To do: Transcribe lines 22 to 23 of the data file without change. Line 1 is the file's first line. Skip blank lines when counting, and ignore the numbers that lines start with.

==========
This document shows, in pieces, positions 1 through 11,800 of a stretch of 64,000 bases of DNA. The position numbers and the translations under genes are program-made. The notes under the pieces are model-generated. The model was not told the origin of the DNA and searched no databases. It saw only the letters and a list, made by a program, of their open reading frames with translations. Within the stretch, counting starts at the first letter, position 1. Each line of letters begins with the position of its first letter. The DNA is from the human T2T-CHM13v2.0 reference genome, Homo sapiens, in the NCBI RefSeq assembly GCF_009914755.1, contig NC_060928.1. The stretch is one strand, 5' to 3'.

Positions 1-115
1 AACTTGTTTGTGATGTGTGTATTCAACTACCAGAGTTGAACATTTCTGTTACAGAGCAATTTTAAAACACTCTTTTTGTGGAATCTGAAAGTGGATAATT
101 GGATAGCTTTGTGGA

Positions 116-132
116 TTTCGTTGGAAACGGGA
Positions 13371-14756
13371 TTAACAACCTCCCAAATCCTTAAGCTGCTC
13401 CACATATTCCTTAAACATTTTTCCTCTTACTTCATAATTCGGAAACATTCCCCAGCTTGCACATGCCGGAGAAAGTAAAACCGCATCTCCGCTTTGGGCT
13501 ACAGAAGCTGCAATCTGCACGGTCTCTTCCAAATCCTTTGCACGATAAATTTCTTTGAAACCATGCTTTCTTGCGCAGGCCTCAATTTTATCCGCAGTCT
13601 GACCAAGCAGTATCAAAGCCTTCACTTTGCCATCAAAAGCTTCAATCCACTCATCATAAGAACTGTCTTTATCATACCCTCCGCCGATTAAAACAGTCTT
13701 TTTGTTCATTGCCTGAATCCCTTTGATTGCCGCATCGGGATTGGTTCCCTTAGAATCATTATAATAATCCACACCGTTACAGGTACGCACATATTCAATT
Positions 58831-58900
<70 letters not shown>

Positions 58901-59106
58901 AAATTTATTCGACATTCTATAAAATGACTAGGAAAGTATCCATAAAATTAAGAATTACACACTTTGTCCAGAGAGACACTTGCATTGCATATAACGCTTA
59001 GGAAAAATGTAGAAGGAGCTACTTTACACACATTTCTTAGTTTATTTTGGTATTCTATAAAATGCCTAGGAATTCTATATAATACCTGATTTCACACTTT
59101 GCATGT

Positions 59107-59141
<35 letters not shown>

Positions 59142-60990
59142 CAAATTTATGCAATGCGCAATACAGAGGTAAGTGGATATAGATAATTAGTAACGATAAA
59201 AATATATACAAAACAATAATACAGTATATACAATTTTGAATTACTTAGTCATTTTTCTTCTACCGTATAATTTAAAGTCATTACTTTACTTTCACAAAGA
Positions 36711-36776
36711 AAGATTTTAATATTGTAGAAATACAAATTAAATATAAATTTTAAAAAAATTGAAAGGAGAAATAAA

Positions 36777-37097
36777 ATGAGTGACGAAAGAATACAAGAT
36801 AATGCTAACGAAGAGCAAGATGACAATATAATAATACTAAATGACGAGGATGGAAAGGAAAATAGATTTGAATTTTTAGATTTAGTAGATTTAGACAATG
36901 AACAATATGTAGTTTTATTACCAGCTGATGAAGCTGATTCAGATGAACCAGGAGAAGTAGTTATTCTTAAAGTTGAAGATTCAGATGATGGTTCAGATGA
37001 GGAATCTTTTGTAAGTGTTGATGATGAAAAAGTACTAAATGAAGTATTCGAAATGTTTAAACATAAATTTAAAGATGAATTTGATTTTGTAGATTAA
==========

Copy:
59142 CAAATTTATGCAATGCGCAATACAGAGGTAAGTGGATATAGATAATTAGTAACGATAAA
59201 AATATATACAAAACAATAATACAGTATATACAATTTTGAATTACTTAGTCATTTTTCTTCTACCGTATAATTTAAAGTCATTACTTTACTTTCACAAAGA